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Five Stories that Matter in Michigan This Week – December 9, 2022

  1. Probate Court May Appoint Guardian Even Though Patient Advocate Already in Place

In the case In re Guardianship of Tyler J. Newland, the Michigan Court of Appeals held in an unpublished decision that a probate court may appoint a guardian for an individual who already has a patient advocate in place. The case involved a hospital that petitioned the probate court for the appointment of a guardian, alleging that a guardian was needed because the advocate for one of the hospital’s patients was not acting consistent with the patient’s best interests.

Why it Matters: This case highlights the need for experienced and effective estate planning legal counsel. For help with your estate planning needs, please contact a member of Fraser Trebilcock’s Trusts & Estates team.


  1. Minimum Wage Set to Increase, With or Without Court Action

On Monday, December 5, 2022, the Michigan Department of Labor and Economic Opportunity announced the effective minimum wages for 2023, setting the standard minimum wage at $10.10 per hour.

Why it Matters: The Department’s notice cautioned that the announced rates were subject to change, pending a decision by the Michigan Supreme Court regarding the Michigan Legislature’s amendment to a successful 2018 ballot initiative. In any event, workers and employers can expect higher wage rates in the new year, just how much higher will be determined in the coming weeks and months. Learn more on the subject.


  1. The Demise of the Open and Obvious Defense? (Michigan’s Evolution of Premises Liability Law)

Premises liability cases are often litigated in Michigan with considerable difficulty. In a premises liability claim, a possessor of land owes a duty to an invitee to exercise reasonable care to protect them from an unreasonable risk of harm caused by a dangerous condition on the land. However, plaintiffs frequently find difficulty in successfully making claims under a premises liability theory due to the “open and obvious” defense.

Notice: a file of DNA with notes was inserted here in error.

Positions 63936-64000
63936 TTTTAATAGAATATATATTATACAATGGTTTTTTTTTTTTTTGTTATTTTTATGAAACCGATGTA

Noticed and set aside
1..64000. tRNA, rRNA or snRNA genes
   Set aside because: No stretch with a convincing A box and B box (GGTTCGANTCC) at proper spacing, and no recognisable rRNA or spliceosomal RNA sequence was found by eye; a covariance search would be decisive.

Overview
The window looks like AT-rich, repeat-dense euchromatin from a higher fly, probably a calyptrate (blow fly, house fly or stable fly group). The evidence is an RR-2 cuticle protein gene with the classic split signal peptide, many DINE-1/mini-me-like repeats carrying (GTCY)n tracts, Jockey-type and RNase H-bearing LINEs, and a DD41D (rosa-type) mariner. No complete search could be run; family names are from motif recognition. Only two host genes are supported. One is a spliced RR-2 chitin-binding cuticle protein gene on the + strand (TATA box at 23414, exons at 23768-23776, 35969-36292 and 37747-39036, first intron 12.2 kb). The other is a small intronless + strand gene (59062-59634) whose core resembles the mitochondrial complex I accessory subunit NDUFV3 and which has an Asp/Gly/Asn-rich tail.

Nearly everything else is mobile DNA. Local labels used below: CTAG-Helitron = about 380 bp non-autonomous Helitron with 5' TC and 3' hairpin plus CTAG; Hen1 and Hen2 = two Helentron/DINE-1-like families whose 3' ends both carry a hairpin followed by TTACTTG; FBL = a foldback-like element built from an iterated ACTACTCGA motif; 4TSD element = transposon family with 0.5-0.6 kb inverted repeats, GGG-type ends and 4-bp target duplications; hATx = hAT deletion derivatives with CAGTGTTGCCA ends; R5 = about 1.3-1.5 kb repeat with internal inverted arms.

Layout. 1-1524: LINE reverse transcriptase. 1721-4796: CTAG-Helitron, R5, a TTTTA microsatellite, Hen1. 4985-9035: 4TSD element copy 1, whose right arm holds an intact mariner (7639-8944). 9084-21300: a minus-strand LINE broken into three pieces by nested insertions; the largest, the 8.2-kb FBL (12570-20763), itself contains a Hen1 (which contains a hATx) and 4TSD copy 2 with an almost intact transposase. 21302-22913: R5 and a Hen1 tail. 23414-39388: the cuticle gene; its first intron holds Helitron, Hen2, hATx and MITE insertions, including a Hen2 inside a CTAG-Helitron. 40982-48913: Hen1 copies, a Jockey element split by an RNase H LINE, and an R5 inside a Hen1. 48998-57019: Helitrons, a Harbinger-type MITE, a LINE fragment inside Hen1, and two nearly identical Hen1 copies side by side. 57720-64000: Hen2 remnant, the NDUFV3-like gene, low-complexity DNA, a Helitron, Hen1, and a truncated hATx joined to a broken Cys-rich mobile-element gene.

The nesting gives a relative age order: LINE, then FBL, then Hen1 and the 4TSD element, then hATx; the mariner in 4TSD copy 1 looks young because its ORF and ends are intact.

Why it Matters: Michigan courts have traditionally held that the hazards presented by snow, snow-covered ice, and observable ice are open and obvious and do not impose a duty on the premises possessor to warn of or remove the hazard. However, the courts appear to be slowly eroding this traditional approach. Learn more on the subject.


  1. Tax Changes Coming for Research & Experimental Expenditures

For tax years beginning in 2022, research and experimental (R&E) expenditures are no longer immediately expensed but rather must be amortized over five years (15 years for foreign expenditures). This change to the tax treatment of R&E expenditures was included as a revenue raiser for the federal government to help pay for other tax breaks in the Tax Cuts and Jobs Act passed at the end of 2017.

Why it Matters: Guidance is needed immediately for the 2022 tax year, especially for corporations that must prepare financial statements. The post-2021 tax treatment of R&E expenditures is inconsistent with financial accounting principles that requires most research and development costs to be expensed immediately.


  1. Judge Upholds CRA’s Decision to Suspend Licenses for Flint Marijuana Business

As we covered in a previous newsletter, the Michigan Cannabis Regulatory Agency suspended Green Culture’s medical and recreational licenses after they were found to have sold unregulated products that may have contained several contaminants, such as mold and/or bacteria. Following a two-day hearing, a judge sided with the state agency and upheld the suspension.

Why it Matters: Marijuana businesses should heed this as a warning, the CRA are cracking down on businesses that do not follow the strict guidelines and rules laid out by the state agency. Contact our cannabis law attorneys if you have any questions.

Related Practice Groups and Professionals
Trusts & Estates | Melisa M. W. Mysliwiec
Business & Tax | Robert Burgee
Insurance Law | Laura DeMarco
Business & Tax  | Paul McCord
Cannabis Law | Sean Gallagher

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